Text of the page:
Mon, Jan 16, 2006 - Page 13 News List

Slacker divas and pop's midlife crisis

Chan Marshall and Beth Orton have recently produced the best work of their careers and successfully adapted their sounds


With her comeback underway, Mariah Carey's position at the top of the pop diva pile is assured.


A step down from the platform of great female singers of exultation -- Mary J. Blige, Mariah Carey, Beyonce -- and soon you encounter the sad slacker divas.

Chan Marshall, who records under the name Cat Power, and Beth Orton, are among the best. Both have similar-sounding, slouchy-beautiful, middle-range voices. Both are about 10 years into their careers. Each has an exceptional new album: The Greatest by Marshall (Matador Records), which comes out later this month, and Orton's Comfort of Strangers (Astralwerks), to be released Feb. 7. In both cases, the artists have changed bands, changed sounds and dropped some of their pretenses, though luckily for us, not all of them. In both cases, these albums are the best work of their lives.

Chan Marshall is the rare female pop singer who hides her own attractiveness. She has a large audience by the standards of indie rock, though no one could accuse her of being popular. Marshall started playing guitar at 19, formed Cat Power when she was 20, and in 1995, at 22, made an EP as a trio with the guitarist Tim Foljahn and Sonic Youth's drummer, Steve Shelley, called Dear Sir.

Hers was a hurt, disembodied, voice, operating on lulling frequencies over draggy tempos, like old Neil Young without the sense of direction. She sang about being all jammed up inside, about counterintuition, things adding up to nothing. (Consequently, she found a devoted audience among college-aged listeners.) She didn't convey defiance or rejuvenation or youthful suffering. She just sounded like she was blankly persevering.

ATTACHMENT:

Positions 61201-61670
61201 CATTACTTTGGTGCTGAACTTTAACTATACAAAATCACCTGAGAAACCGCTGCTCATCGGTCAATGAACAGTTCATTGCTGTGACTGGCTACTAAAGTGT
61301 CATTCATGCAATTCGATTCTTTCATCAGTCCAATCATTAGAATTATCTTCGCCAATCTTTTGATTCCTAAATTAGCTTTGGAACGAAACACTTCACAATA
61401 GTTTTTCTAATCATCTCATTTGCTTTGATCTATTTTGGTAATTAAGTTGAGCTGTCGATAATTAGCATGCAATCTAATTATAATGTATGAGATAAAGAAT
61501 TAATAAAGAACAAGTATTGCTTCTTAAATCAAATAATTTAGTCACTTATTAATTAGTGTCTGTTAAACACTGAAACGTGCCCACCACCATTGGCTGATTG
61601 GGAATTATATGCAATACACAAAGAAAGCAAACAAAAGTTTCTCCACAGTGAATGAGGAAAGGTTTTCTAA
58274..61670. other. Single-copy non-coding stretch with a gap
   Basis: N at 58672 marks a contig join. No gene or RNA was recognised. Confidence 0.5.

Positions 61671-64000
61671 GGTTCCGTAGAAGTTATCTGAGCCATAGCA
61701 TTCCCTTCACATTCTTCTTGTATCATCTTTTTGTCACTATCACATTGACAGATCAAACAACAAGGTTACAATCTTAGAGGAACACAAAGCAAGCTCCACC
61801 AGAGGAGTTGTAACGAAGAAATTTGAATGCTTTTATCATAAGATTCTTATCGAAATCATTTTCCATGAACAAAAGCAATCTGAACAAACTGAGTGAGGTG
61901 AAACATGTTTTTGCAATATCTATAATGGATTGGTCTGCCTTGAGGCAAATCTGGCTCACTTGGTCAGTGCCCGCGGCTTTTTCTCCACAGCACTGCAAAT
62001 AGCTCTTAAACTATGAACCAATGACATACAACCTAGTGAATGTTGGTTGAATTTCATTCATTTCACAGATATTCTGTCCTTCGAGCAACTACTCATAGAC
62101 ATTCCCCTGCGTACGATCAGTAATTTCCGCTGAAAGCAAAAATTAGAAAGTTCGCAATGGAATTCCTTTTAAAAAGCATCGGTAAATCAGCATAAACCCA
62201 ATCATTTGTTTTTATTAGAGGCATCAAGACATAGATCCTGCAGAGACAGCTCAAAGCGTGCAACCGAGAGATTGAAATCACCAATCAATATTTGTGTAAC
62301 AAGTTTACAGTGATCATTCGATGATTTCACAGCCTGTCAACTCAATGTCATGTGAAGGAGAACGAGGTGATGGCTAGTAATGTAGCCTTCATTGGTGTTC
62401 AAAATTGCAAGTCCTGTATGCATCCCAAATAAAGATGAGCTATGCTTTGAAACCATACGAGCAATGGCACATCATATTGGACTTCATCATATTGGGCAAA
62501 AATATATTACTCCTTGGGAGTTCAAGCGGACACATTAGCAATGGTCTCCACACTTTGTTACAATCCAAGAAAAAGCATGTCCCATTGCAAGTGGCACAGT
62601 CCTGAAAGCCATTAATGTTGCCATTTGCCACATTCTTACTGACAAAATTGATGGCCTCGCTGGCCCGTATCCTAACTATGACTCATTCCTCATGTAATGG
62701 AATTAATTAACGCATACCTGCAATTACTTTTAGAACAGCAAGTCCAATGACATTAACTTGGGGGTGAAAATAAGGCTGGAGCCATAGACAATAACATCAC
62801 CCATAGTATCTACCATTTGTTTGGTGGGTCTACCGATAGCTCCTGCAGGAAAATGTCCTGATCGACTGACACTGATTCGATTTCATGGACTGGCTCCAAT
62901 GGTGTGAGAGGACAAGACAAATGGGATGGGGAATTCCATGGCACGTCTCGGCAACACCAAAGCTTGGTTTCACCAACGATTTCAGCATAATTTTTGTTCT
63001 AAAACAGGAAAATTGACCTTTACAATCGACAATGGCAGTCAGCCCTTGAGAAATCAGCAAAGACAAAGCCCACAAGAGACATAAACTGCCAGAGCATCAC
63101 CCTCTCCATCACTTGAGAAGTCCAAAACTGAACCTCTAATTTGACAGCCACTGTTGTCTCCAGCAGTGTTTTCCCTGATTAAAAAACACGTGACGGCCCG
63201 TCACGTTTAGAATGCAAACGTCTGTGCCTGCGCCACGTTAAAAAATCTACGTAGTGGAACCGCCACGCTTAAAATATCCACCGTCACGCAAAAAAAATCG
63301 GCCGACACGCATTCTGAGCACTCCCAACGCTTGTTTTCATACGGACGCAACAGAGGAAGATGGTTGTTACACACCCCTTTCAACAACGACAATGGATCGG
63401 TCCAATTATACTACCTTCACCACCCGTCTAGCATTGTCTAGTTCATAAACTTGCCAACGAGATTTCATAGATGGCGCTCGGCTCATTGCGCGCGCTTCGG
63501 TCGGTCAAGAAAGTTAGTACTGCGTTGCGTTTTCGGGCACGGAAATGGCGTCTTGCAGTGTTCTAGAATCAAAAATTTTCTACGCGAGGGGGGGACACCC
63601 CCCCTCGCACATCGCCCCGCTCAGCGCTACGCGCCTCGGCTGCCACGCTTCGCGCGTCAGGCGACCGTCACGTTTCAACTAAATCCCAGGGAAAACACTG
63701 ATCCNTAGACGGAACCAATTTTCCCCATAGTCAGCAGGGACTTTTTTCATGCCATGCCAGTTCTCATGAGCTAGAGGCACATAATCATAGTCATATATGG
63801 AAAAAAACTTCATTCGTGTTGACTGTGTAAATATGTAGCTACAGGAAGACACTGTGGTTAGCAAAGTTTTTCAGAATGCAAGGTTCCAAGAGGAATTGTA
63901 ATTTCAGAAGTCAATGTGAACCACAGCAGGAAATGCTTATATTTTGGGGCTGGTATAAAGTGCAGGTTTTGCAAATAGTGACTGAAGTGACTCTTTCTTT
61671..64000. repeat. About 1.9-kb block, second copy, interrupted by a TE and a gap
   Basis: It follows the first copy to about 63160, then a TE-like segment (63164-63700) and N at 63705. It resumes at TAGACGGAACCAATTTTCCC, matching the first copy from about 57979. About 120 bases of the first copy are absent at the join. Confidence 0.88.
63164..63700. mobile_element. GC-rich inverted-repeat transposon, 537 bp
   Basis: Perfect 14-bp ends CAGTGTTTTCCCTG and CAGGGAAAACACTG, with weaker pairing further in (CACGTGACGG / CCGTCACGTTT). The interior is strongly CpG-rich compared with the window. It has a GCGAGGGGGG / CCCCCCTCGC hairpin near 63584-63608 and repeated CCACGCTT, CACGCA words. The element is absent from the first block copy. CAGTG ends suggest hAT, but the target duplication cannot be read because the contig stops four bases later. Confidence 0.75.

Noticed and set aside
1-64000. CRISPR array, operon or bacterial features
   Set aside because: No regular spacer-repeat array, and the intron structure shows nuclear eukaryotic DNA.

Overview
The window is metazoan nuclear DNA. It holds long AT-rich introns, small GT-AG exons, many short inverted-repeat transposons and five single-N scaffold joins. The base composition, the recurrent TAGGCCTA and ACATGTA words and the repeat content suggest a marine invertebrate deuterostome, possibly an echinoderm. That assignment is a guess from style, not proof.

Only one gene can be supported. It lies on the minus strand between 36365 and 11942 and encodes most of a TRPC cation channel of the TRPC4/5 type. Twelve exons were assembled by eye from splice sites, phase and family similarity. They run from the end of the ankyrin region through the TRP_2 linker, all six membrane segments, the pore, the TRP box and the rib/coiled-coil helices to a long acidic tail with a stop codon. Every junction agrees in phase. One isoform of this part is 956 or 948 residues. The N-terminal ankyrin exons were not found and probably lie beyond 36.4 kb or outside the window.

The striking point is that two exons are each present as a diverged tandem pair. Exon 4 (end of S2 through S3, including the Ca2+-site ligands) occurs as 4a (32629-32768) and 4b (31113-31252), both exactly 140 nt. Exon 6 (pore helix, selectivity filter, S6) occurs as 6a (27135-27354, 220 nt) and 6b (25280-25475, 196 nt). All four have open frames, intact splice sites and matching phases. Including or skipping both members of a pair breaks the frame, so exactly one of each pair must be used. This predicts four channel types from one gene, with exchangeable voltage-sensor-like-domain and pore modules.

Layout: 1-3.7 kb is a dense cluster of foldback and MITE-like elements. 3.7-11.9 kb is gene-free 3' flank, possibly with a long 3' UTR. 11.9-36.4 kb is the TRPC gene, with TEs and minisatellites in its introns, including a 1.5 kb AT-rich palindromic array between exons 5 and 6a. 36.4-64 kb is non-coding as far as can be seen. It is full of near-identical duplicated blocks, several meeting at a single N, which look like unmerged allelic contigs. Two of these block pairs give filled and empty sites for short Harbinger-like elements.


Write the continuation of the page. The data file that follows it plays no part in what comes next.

Her songs seemed to ignore linear time. They could be beautiful for a minute, and then fall off the aesthetic grid, like music from some dim point in the future, after there had ceased to be any point in making music.

There is no shortage of anecdotes about disastrous Cat Power shows. At times she hasn't been able, or willing, to start or finish more than a couple of songs. She plays with her hair, tells feeble jokes and lapses into embarrassing silences. Finally, it all resembles a performance in front of a mirror in a child's bedroom, and last too long to seem accidental. At the end of one memorable show, she apologized, profusely and too contritely, as if the audience might form a line and personally forgive her.

Natural, manipulative, naked, pretentious; too much ego, or not enough; a beautiful voice that is at times ineptly handled; a complex series of beginnings that never got off the ground; the sense of being at least one paradigm ahead of the audience, and of being infantile at the same time: The logic at work gets revealed slowly.

It's a spectacularly difficult posture to keep interesting. But Marshall has grown. Her first full album, What Would the Community Think, was a brittle but workable blueprint. On Moon Pix, from 1998, her voice became more authoritative, and members of the Australian group the Dirty Three added a seasick sound. The Covers Record, all interpretations of other people's music, sounded monochromatic, but her song choices were not: Lou Reed, the swamp-pop anthem Sea of Love, the traditional folk songs Kingsport Town and Salty Dog.

By 2003, she was recording with actual rock stars (Eddie Vedder of Pearl Jam and Dave Grohl and Taylor Hawkins from Foo Fighters). The rhythm grew a little more controlled. But the songs remained stark and intractable; her records remained places where sloppiness and lethargy could be noble. She was floating in a world of no solutions, still waging a war against musical development and easy explication.

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